The Iranian government has come up with a new strategy to combat activists: Destroy their privacy. On June 10, Channel 2 of Iranian national TV aired a report of an interview with Javad Tavassolian, husband of prominent human rights activist Shirin Ebadi, set in their home, in which Tavassolian speaks against her. Ebadi, a Nobel Peace Prize winner, has stated that the interview was a result of government interrogators putting pressure on her husband to inform on her.
Parvin Ardalan, Iranian women’s rights activist and winner of the 2007 Olof Palme Prize, notes that forced confessions aren’t unique to the current regime. In every period, the Iranian government has monitored people’s personal lives to control their political activities, she says.
The difference is that, with this new series of interrogations, activists and detainees are not confessing about their own personal lives; the government is pushing activists’ loved ones and family members to inform against them to pressure them to give up their activism.
Asieh Amini, Iranian journalist and activist, describes how the government’s practices have changed over time:
The government forced activists to confess in the 1980s. Those confessions had two purposes: One was to scare people and affect public opinion, and the second was to alienate the activists from their peers. Later this type of confession was modified because it wasn’t having the intended effect. Opposition groups were destroyed and silenced, and the confessions were used only to threaten, humiliate and break down opposition members. Today, the authorities are arresting a political activist’s spouse or family member to stop the activist’s work—in essence, holding the family members as hostages.
In Ardalan’s opinion, the people’s resistance has made the regime’s previous method of using confession to influence public opinion ineffective, and that is why they have had to change their strategy. “For example,” she says, “In their last act against Ms. Ebadi, they use her own home as their confession location to make it more acceptable and believable for people.” This method, she says, may work for a while, but as people’s awareness rises this method will soon lose its effect as previous ones did, and the authorities will have to change their approach yet again.
Khadijeh Moghaddam, a prominent women’s-rights activist, points out the role of gender in the extraction of confessions:
In a patriarchal society, a woman in considered to be a man’s belonging. A woman is part of a man’s honor. So the authorities put pressure on male activists by threatening to arrest or rape their female family members, as happened during the Shah’s period. In truth, this is not a threat to someone that they love, but something that they own. If the activist under pressure is a woman, the basis of the attacks is also gendered. For example, in Ms. Ebadi’s case, they force her husband to sit and defame her by saying that she is an unruly wife. So they attack her not for her own activism, but for not playing the expected role as a wife to her husband.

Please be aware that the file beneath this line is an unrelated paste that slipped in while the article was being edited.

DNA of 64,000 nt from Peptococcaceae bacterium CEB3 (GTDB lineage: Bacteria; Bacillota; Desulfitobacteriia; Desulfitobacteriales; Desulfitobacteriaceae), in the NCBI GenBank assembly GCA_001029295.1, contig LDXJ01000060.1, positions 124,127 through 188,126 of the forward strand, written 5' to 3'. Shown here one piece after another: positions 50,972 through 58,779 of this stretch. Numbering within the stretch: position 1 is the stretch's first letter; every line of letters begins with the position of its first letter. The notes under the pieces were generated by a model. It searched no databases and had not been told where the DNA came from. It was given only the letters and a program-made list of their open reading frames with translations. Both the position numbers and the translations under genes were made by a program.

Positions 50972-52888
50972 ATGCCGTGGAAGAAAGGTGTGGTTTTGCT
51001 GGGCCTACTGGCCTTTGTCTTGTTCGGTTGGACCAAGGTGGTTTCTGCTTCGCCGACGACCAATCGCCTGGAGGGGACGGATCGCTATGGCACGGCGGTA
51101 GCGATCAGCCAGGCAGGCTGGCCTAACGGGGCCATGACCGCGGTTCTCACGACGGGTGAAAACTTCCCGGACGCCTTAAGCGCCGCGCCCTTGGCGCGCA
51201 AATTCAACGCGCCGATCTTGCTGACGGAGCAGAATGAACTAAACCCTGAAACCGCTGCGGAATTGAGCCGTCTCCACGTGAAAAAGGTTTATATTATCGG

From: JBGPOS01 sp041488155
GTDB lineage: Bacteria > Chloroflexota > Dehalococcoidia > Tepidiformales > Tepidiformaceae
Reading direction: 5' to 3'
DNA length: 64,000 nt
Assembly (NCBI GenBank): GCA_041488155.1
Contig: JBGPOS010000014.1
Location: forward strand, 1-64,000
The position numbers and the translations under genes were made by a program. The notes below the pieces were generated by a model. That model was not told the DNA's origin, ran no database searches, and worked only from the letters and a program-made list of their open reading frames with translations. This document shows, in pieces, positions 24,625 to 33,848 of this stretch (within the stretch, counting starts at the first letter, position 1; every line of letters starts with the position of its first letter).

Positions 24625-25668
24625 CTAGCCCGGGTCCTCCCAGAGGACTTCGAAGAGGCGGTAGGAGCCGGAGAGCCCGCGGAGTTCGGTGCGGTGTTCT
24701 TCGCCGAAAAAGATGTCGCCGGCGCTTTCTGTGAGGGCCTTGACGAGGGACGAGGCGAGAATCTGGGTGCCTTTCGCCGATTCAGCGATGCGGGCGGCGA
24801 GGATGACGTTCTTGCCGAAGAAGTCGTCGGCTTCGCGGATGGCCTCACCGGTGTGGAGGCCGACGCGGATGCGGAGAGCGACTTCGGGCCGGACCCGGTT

Moghaddam, who herself has been imprisoned and interrogated, adds with laughter:
Soon they may arrest our husbands and ask them if their wives obey them–and if the answer is no, they force them to sign the divorce paper. [Interrogators think] there should be a man who makes decisions for a woman–and if the husband is not doing that, well, the male interrogators should.
In such cases, Ardalan says, “The interrogator sends a message to men: A woman’s empowerment is insulting to men’s power.”
Asieh Amini concurs:
I remember the first question I was asked when I was arrested was if my husband knows I am doing activism. And when I said yes, the interrogator asked me with disgust, “And he allows you?” In my interrogator’s opinion, even to be active in the women’s rights movement, I had to have my husband’s permission!
Amini believes that most interrogators, usually men, subscribe to the sexist societal belief that women are sex objects. They believe that a man and woman can only have sexual relationships and nothing beyond–and since having a sexual relationship outside of marriage is illegal and a social stigma, especially for women, interrogators use that as a weapon against women. She says:
I can never forget what a young woman journalist told me two years ago when she was released from the prison. She told me, weeping, that the prison interrogators gave her a long list of her male co-workers and forced her with torture to admit how many of them she had had sex with. She said at the end she couldn’t resist, and had to mark some of those names, and she is now always worried how these men will react if they learn about it.
Moghaddam compares the new, invasive tactics to the recent at-home arrest of Narges Mohammadi, a woman who has spent her life working for human rights:
First they don’t let her work and then in the middle of the night, in front of her kids eyes, they arrest her. When there is no respect for basic human rights and morals anything can happen.
Moghaddam believes that the Shirin Ebadi’s popularity and influence internationally are the main reason for the authorities’ new tactics. “They don’t want anyone with that much power and influence on people, even if it is for good.”
ABOVE: Shirin Ebadi during a 2008 trip to the U.S. Photo from wickenden under Creative Commons 3.0.